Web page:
Festivals and noise-induced hearing loss: Keeping your hearing protected

Author thumbnail Emma O'Dee  |  Published 23 May 2023  | Updated 16 May 2024  | 5 mins read

Four women jumping in the air in front of a tent.

Are you heading to Glastonbury, Isle of Wight, or one of the many other festivals and concerts this year?

While going to live music events is a great way to enjoy listening to your favourite bands or supporting local artists, many of us don’t realise the risk to our hearing that these events pose through prolonged exposure to high sound levels.

We’ve been speaking to Emma, a wax removal clinician and self-proclaimed metalhead, as she explains just how important it is to look after your hearing and what you can do to keep your hearing protected at your next big gig while still being able to rock out!


What is noise-induced hearing loss (NIHL)?

As the name suggests, noise-induced hearing loss occurs as a result of overexposure to loud volumes. Prolonged exposure to sounds over 85 dB can cause permanent damage to the delicate structures in our inner ear, which in turn results in hearing loss.

NIHL can occur gradually as a result of many years of overexposure to sounds, or suddenly as an immediate reaction to a very loud sound.

What is the impact of noise-induced hearing loss?

Although it can be temporary, more often than not noise causes permanent damage to our hearing. Aside from age-related factors, exposure to loud noises is the second biggest cause of hearing loss. 

Noise-induced hearing loss and tinnitus can also go hand-in-hand, as over-exposure to high volumes can trigger this condition. Often the tinnitus symptoms will go away on their own, however in some cases they don’t, which is when we would advise you to see an audiologist.

Sound Amplifier.

Why do festivals or concerts pose a risk to our hearing? 

Festivals and concerts are loud – very loud, in fact. The average live music event can quite regularly exceed 100 dB, but what does that mean? Well, to put it into perspective, you can safely listen to sounds of 85 dB for up to 8 hours, but as the loud levels creep up, the length of exposure time significantly decreases, reducing to 2 hours of exposure for anything of 90 dB and 15 minutes for sounds over 100 dB! 

With the average concert lasting well over two hours and festivals from noon til night, it’s safe to say that your hearing will be at risk of damage if not protected.

How to protect your hearing at festivals?

So, you’ve heard about the risks you can face by not looking after your hearing at live events, but what can be done? Well, here are our five top tips to put you on the right track!

1. Wear hearing protection

Hearing protection, such as ear plugs, will help limit the volume levels you are exposed to while still allowing you to enjoy listening to music. Some modern hearing protection can even reduce volume levels by over 20 decibels, which can make the music experience much more comfortable, especially for those who are sensitive to loud sounds. Ear plugs are an affordable and easily accessible solution for regular event goers, and are even reusable, as the material used can often be manually cleaned and disinfected.

If you would like to find out more about hearing protection, including how to get custom ear plugs ready for festival season, book an appointment today.

2. Take regular breaks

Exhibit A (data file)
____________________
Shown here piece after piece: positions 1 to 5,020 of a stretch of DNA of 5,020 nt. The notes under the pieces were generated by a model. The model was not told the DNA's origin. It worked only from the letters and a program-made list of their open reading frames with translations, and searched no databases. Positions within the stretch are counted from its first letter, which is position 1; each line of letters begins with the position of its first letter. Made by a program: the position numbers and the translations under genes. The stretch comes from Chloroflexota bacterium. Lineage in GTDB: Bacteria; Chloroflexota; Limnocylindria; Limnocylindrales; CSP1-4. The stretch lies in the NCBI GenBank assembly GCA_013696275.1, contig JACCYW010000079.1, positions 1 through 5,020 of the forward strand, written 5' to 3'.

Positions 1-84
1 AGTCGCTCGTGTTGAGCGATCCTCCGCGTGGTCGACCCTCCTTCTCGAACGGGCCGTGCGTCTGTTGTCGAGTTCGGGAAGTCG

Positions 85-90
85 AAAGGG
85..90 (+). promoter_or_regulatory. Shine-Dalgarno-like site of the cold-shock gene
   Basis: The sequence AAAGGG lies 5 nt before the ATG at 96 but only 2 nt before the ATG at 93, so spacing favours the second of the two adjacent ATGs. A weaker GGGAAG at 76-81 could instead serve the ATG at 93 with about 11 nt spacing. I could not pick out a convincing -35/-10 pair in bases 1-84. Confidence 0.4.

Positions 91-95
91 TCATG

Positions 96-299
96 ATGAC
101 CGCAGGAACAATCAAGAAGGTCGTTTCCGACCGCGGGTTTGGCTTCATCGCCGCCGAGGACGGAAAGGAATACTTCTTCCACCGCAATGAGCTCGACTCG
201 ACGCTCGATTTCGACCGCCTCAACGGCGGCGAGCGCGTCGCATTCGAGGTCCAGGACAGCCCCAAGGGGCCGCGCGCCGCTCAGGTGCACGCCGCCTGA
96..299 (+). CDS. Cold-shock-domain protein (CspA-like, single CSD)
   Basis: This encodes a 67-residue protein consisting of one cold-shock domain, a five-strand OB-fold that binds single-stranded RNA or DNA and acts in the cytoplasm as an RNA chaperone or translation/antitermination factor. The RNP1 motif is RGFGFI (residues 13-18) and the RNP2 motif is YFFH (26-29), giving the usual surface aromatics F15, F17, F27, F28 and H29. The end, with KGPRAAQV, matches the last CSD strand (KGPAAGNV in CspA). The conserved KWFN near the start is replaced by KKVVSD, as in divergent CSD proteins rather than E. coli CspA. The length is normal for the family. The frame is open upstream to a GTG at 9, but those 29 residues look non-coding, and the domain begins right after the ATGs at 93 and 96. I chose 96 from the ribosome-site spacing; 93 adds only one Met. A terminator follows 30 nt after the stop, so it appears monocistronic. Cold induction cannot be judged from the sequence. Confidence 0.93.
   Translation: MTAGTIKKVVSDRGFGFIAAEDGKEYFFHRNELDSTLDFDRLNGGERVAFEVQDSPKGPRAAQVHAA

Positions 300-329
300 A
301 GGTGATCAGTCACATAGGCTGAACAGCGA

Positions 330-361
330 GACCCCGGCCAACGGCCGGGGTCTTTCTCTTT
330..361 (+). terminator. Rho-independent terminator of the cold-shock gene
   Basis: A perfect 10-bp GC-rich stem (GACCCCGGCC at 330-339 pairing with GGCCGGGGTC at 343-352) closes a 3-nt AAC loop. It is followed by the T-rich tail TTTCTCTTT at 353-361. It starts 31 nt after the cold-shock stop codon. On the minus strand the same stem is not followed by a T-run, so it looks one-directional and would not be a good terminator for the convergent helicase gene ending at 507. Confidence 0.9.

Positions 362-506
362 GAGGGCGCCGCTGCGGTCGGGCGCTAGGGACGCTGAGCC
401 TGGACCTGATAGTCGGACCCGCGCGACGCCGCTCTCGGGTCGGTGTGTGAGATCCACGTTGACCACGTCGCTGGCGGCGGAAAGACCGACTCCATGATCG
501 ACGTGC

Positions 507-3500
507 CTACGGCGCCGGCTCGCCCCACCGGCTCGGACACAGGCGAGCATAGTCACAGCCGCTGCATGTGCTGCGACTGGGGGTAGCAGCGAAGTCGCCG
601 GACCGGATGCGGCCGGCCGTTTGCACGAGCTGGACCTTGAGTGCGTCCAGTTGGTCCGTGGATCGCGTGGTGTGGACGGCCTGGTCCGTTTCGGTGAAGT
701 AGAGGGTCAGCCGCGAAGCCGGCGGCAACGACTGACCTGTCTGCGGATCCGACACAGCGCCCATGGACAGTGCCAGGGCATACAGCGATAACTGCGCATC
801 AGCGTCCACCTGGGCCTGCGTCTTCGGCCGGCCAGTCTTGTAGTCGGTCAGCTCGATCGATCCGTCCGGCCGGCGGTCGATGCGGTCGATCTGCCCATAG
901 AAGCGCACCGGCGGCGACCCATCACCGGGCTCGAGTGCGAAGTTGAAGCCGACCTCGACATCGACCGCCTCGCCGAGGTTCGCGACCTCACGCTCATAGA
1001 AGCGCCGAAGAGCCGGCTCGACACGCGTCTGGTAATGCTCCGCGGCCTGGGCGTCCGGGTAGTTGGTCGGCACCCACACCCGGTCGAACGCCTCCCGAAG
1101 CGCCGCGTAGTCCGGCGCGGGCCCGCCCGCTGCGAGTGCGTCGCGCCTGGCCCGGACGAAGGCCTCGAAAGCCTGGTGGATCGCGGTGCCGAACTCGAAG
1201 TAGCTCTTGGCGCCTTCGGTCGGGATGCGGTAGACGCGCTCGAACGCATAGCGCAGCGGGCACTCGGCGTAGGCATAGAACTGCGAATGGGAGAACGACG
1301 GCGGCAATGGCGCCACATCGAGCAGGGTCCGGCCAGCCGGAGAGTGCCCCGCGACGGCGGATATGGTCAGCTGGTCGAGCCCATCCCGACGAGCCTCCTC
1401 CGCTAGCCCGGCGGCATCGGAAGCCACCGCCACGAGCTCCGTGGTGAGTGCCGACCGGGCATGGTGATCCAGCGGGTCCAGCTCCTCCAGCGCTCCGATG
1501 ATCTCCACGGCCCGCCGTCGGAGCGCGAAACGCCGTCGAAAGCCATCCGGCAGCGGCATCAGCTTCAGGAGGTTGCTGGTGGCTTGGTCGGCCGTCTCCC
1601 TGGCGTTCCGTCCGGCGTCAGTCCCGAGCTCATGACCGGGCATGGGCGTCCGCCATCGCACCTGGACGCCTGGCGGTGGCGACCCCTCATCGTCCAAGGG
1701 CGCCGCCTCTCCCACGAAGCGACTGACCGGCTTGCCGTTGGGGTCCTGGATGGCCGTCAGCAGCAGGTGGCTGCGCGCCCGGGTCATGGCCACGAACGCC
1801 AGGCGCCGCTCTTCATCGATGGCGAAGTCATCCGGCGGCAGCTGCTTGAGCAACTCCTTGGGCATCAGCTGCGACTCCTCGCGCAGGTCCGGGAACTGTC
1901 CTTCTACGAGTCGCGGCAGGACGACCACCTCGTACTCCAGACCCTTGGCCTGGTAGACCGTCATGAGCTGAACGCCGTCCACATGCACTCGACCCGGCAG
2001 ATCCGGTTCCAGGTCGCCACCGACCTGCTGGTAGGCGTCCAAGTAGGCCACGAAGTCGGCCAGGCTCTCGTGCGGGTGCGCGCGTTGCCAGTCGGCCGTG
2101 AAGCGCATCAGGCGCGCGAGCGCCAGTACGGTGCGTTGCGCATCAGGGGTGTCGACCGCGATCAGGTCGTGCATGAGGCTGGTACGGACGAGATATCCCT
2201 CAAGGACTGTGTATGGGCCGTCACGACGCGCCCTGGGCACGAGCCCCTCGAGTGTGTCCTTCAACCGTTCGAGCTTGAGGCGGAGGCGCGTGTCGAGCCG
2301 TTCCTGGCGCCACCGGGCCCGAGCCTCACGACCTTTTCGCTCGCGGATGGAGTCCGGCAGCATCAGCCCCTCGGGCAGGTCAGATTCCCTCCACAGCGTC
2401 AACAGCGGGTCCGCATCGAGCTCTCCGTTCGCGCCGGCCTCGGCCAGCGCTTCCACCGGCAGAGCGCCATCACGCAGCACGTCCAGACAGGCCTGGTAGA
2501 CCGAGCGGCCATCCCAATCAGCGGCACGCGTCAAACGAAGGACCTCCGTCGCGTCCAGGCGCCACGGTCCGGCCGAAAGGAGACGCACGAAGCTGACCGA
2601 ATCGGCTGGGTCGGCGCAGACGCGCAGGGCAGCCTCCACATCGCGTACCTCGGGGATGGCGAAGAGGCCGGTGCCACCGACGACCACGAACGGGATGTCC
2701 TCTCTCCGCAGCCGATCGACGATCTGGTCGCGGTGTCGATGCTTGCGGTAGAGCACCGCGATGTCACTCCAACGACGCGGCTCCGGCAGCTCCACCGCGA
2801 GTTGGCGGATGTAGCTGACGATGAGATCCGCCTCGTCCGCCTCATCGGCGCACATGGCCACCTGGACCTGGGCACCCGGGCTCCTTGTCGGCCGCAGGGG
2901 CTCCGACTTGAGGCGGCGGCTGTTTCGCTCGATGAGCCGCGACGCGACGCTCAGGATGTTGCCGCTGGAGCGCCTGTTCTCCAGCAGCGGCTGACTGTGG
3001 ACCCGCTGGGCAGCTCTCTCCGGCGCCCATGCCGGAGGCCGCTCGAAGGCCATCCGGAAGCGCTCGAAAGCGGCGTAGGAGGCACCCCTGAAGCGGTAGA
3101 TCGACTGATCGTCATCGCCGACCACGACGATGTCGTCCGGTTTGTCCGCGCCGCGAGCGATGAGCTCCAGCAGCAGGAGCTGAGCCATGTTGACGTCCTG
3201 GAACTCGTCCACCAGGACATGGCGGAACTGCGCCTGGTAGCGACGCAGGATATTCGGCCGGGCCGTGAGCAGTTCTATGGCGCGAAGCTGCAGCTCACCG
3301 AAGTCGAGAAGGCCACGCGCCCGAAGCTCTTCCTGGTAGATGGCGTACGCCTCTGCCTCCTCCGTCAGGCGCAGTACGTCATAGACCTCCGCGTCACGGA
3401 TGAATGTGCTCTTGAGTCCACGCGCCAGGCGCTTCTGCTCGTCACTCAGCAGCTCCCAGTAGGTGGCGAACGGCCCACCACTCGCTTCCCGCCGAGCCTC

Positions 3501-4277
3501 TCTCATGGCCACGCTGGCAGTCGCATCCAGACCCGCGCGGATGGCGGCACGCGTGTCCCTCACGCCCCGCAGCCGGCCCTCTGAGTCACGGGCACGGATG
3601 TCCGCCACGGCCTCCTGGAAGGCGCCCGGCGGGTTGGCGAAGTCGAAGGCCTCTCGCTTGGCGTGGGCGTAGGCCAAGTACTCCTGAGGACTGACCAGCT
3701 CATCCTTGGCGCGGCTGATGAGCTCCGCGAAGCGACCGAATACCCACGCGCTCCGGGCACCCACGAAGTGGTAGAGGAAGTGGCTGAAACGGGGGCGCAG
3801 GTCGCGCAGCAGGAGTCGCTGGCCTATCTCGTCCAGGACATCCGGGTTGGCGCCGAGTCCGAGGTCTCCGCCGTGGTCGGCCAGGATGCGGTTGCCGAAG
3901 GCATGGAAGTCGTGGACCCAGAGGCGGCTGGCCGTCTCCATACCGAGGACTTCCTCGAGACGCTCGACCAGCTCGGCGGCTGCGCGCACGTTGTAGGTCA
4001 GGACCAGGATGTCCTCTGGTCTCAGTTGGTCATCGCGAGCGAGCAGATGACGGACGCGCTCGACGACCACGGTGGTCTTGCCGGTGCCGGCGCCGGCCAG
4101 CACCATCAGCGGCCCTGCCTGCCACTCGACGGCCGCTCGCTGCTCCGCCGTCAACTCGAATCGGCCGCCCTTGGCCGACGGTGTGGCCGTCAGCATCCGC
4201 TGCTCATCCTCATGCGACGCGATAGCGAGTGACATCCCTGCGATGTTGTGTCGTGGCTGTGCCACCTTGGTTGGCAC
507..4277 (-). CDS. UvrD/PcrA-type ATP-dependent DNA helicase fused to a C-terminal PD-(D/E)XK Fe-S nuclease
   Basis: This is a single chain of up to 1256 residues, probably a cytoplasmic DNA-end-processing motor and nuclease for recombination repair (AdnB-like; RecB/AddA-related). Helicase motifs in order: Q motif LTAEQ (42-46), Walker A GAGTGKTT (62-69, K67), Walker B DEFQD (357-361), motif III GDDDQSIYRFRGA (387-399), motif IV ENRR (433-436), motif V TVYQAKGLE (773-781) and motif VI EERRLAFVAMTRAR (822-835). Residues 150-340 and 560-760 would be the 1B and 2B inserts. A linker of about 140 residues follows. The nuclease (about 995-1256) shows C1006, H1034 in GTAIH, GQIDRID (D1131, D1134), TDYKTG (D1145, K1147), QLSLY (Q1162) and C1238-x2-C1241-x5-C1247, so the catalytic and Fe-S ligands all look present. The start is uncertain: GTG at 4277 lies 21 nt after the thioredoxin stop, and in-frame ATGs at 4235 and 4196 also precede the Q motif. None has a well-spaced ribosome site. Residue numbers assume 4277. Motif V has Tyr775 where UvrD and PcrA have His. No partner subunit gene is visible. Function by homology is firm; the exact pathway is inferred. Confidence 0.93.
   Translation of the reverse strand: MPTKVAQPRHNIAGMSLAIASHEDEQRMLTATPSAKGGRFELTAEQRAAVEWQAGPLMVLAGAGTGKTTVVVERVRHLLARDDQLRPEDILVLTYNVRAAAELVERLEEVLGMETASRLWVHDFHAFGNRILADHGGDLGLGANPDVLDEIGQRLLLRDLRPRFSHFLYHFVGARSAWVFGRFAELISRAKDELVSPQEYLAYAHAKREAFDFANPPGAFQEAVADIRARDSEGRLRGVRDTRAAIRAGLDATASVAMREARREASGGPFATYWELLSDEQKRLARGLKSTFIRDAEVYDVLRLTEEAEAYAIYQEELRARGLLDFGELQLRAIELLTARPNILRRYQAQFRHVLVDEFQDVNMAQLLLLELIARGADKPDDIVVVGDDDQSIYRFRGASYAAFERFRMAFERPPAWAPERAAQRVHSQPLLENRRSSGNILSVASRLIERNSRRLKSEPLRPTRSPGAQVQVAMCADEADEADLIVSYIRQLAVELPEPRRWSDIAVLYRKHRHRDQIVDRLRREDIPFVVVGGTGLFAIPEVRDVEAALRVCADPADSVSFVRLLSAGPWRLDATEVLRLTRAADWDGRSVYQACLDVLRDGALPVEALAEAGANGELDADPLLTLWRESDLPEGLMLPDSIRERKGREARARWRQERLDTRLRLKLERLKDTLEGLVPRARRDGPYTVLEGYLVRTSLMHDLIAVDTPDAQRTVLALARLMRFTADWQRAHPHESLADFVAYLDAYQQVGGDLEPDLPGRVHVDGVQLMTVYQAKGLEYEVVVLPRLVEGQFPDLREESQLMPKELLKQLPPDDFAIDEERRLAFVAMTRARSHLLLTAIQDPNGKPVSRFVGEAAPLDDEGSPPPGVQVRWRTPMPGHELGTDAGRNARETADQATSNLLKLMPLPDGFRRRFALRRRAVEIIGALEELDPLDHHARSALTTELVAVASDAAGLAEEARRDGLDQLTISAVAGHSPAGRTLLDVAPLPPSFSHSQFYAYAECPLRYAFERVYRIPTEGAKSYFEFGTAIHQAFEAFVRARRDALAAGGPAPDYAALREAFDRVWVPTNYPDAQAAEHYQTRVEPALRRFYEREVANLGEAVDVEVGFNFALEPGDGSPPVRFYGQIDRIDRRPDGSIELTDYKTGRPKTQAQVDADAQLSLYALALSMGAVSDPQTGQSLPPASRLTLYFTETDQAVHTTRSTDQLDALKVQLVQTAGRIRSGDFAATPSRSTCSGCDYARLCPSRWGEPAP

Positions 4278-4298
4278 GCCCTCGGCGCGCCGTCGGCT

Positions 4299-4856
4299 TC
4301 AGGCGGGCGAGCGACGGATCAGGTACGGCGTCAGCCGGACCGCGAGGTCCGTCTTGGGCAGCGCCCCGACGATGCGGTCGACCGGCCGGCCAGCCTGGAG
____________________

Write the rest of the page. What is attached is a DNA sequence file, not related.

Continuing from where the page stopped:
Large music events, like Glastonbury, often have an average volume level of around 100 decibels, which can certainly cause fans to leave with a ringing in their ears for a day or two. Moving away from the main stage for a short break will give your ears time to rest and will help limit your exposure to such high levels of noise. (Plus leaving a set for a little break normally means you can beat the queues for the toilets!) 


3. Location, location, location 

Whether you are at an outdoor festival or a stadium concert, where you sit or stand can play a big part in protecting your hearing. When arriving at your event, take a look around and see where the speakers and amplifiers are located so you can avoid standing or sitting near them. Speakers and amplifiers are designed to maximise volume levels, so being within 10 feet of one could greatly increase the risk of noise-induced hearing loss.


4. Less is more

For the regular gig-goers among us, frequent sound exposure in loud venues will reduce the time your ears have to recover. As the level of exposure increases, so will the rate of hearing loss. Taking care of your hearing in between events, such as lowering the volume of the TV or radio when listening through earphones, or reducing time spent in busy and loud environments, will help reduce the risk of damage at your next music event.


5. Be aware of symptoms

If you are experiencing a constant ringing in your ears that hasn’t eased after a few days, a continuous earache, or a noticeable change in hearing after an event, it’s important to address this promptly and speak to a professional. One of our audiologists will be able to help guide you through treatment options or simply provide some advice or reassurance. 

Concert during a music festival.

How can The Hearing Care Partnership help? 

As a regular concert-goer and heavy metal enthusiast, I always ensure I take the necessary precautions to keep my ears protected and minimise the risk of hearing loss, and I want to make sure that my patients do the same too.  

Whether you want to find out more about hearing protection, or perhaps your ears are still feeling the effects of a very loud gig, our teams are here and ready to help you.

Simply call us on 0800 52 00 546 to book an appointment, or click the button below.